Ambiguous socialization into nursing: Discourses of intimate care

Research output: Contribution to journalJournal articleResearchpeer-review


Performing intimate care (IC) according to patient needs, ethical considerations and clinical guidelines is central to nursing. In Danish nursing education, learning objectives of IC, e.g. bed bath, shower assistance and basic catheter care are covered in the first year of nursing education. IC is a focus of the first 10-week clinical placement, it is taught in the clinical skills laboratory (CSL), and it constitutes a theoretical subject presented in textbooks. IC is known to pose a challenge to nurses and student nurses and the current body of literature links the challenges to issues of gender and sexuality. In this paper, we explore
discourses of IC across educational practices: textbooks, a CSL session and clinical placement. By exploring how IC, as a key concept and practice in nursing, is talked about and carried out in different educational contexts, the paper contributes to the formation of future nurses' understanding of nursing. The research aims to show how different discursive practices of IC shape students' professional selves and their understanding of the nursing profession. The paper thus adds to the existing bulk of knowledge of IC by proposing that IC is understood in terms of an “ambiguous socializer”, because of the shifting and contradictory establishment of IC discursive practices. The paper draws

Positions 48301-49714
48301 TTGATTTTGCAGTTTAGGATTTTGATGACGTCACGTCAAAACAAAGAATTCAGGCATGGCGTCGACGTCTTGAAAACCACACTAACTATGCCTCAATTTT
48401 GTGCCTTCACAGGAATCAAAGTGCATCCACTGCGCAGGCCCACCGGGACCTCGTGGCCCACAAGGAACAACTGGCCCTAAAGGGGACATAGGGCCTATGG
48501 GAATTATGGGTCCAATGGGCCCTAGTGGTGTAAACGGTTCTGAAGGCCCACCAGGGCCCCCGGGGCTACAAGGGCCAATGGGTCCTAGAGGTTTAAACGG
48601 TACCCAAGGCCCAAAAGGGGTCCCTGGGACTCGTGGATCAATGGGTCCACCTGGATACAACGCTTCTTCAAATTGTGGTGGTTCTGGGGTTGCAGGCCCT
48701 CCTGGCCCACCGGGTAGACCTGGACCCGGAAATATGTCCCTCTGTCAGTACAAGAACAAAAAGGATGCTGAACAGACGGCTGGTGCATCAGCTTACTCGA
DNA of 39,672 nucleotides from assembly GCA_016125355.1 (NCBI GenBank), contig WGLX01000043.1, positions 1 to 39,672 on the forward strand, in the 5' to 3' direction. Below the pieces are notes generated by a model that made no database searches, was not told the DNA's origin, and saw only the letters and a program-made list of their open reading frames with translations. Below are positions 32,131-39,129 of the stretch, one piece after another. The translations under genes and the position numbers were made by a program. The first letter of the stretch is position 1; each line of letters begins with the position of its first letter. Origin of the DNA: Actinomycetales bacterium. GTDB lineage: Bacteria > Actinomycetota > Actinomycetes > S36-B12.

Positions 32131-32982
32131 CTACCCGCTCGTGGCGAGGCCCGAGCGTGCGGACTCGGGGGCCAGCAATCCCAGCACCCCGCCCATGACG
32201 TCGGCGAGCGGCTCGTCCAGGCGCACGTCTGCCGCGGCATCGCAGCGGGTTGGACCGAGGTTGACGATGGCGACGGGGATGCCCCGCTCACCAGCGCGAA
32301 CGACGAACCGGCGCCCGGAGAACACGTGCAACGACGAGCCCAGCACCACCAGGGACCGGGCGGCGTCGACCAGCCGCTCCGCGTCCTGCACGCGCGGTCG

upon the definition of IC as “the nurse-patient interaction where the nurse enters the person's private zones (such as genitalia and breasts) in the provision of task-orientated care such as showering and toileting” (O'Lynn et al., referred to in Mainey et al., 2018, p. 48). We include tasks related to catheter care.
Original languageEnglish
JournalNurse Education Today
Issue number75
Pages (from-to)1-5
Publication statusPublished - Apr 2019

Cite this